Here I began by painting the inner surface of the cockpit Flat Black as well as the dashboard face and coaming. The steering wheel also gets a coat of this and is best attached at this stage. There is no instrument detail provided, some thing I would attempt on my next Heller 962 as well as opening the drivers' door. The front faces of the headlight area also needs a coat of Black. Whilst that was drying I cemented on the previously painted parts 10 and 11 as well as the rear wing. 

FINAL CONSTRUCTION

 Construction was almost complete now with only 5 parts to go. I tackled the one-piece windshield/side windows next. This has the single wiper molded on it and I thought this would be best painted before attaching it to the body. The Heller clear parts are quite brittle and the windshield in my kit had a small molding flaw on the bottom edge. I built the paint up on the wiper with several applications, this is best done under a very bright light as it is difficult to discern the wiper from the windshield. I used several drops of Super Glue in the center section to attach this to the inside roof, with a little white glue around the base to fill a few gaps, including that flaw. The appearance of the side windows is not that good with an unrealistic step down from the doors to the glass surface.

The external mirrors are next attached with these painted Black with Silver faces. On a 962 these can be adjusted for height on a sort of track attachment, the kit location seems a little high but may be genuine. The glass headlight covers are next and Heller suggests you paint the lights onto the inner surface of these solid parts. I decided to make the lights out of silver decal. I used a hole punch to make 4 circles from solid silver Micro Scale decal sheet, I don't know if a product like this is available now but I still have a number of these in different colours. These were placed onto the body and I test fitted the glass parts and found they needed a little trimming, I also didn't like the look of them as they distorted the view. To reduce this I painted their inner surface Tamiya Smoked Glass, on reflection (pardon the pun) this was too dark but I prefer that to how they were.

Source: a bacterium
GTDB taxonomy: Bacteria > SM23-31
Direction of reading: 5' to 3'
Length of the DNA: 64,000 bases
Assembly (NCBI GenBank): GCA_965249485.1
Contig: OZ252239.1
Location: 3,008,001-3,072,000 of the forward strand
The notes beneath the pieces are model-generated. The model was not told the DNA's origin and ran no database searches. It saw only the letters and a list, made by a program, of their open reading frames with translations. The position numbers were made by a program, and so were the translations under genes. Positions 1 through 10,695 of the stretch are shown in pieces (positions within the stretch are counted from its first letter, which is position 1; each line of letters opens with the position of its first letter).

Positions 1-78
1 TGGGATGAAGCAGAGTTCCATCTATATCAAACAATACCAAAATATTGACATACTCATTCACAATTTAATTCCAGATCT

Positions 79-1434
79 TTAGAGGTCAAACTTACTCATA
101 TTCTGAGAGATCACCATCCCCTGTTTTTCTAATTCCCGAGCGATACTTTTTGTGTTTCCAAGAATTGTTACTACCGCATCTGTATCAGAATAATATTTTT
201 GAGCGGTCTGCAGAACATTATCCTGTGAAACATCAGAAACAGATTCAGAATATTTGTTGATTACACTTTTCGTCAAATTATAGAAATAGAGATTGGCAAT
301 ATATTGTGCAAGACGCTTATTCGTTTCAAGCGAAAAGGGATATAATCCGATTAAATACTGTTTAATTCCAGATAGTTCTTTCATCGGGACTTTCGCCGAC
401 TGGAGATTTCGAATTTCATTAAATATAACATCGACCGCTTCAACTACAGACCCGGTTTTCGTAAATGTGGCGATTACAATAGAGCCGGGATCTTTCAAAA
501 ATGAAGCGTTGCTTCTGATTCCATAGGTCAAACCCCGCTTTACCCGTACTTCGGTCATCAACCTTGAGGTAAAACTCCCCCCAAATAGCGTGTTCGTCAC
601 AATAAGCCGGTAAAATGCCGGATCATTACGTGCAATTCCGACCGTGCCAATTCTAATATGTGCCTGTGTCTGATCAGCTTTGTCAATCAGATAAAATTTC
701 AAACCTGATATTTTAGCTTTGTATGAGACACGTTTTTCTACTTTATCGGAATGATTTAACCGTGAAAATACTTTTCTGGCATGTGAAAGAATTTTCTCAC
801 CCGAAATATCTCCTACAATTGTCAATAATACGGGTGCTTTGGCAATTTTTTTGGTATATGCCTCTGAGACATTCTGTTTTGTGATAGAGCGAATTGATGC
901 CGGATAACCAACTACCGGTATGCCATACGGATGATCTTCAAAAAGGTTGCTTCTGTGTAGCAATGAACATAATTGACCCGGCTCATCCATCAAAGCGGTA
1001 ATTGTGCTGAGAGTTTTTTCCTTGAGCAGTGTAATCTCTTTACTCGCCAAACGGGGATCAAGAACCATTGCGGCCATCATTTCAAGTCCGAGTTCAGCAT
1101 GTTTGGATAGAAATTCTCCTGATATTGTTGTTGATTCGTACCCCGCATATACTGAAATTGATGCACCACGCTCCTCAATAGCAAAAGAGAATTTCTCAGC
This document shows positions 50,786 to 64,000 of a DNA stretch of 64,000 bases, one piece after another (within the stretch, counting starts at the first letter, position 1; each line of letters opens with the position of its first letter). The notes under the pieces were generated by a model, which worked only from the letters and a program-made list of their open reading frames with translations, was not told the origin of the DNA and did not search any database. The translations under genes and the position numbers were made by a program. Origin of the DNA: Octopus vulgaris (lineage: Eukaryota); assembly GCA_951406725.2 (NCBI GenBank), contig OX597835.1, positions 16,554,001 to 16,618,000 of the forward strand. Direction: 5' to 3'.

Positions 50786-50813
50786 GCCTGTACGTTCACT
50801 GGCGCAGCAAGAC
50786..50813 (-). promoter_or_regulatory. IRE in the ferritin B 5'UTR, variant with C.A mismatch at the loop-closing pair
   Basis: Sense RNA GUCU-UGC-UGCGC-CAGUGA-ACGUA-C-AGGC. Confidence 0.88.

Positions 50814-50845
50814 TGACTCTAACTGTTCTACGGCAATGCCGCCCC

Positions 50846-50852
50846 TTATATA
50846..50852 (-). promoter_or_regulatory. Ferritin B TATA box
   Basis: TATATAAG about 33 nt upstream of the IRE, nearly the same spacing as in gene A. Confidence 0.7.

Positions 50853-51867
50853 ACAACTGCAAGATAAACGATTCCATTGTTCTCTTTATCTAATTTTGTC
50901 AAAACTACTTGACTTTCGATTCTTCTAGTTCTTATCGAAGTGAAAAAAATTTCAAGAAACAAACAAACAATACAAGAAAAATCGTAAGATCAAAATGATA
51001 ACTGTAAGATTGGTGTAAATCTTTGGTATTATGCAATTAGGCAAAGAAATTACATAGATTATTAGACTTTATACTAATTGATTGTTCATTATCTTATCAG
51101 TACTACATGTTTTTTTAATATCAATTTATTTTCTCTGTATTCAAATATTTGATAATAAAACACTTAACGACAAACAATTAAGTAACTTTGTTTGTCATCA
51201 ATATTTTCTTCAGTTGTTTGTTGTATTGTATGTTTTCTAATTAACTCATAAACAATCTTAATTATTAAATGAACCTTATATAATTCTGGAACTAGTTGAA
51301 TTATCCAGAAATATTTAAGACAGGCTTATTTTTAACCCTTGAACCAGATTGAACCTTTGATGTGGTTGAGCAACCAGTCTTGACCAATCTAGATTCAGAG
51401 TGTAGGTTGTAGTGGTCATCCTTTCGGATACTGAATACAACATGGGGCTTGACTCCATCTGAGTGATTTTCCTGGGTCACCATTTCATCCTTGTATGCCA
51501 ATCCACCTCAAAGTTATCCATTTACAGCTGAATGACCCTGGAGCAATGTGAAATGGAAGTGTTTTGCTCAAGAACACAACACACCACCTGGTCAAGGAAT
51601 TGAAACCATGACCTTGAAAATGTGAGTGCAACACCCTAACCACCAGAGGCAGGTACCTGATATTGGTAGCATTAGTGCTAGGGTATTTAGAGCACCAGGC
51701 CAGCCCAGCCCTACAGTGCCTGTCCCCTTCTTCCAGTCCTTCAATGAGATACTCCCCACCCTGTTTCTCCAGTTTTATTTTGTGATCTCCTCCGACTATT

That only left the body to be mated to the chassis and this was a reasonable fit. The sit of the model seems a little high with too much ground clearance. Thatís construction over so onto the decaling. The guide for this is not on the instruction sheet but on the box bottom where 5 photos of the finished model are shown. It was whilst studying these images that something struck me, I think the model Heller used for this is possibly not theirs or it was enhanced with extra detail. There is more detail shown under the rear of the model and around the wing supports, which look nothing like the kit parts. The front of the body is also lacking the cutout for the tow hook and the windshield wiper looks like a separate part and is at a different angle to the kits. A mystery for sure.

 The kit subject is the Kremer Racing car #11, sponsored by Kenwood sound systems and driven by Jean-Pierre Jarier, Mike Thackwell and Franz Konrad. Stated by Heller to have competed at Le Mans in 1986

 It must be said that the supplied decals went on well to the gloss paint, I used nothing but luke warm water and light pressure with a tissue. They appear complete and mostly accurate in size and appearance compared to the one image I could find of this car from Le Mans 1985, and yes I said 1985 not the 1986 race as Heller state. This car didn't compete in 1986. Who ever designed the decals got it right as the entrants' sticker above the fuel caps states 1985. The one downer with the decals is the national flags for the drivers, these are out of register and this is a common problem with these kits. Instead of painting the circular fuel caps I again turned to punching these out of decal sheet. The finishing touches were the painting of the side exhausts, a little dirtying up of the side grills and some dry brushing of the limited detail on the underside.  

CONCLUSIONS

I was satisfied with the finished models appearance as built OOTB and think this kit has the potential of a real gem with some added detail. Recommended to modellers of all skill levels. 

REFERENCES

  http://en.wikipedia.org/wiki/Porsche_962 - Information on the 962.

Graham Mison

April 2008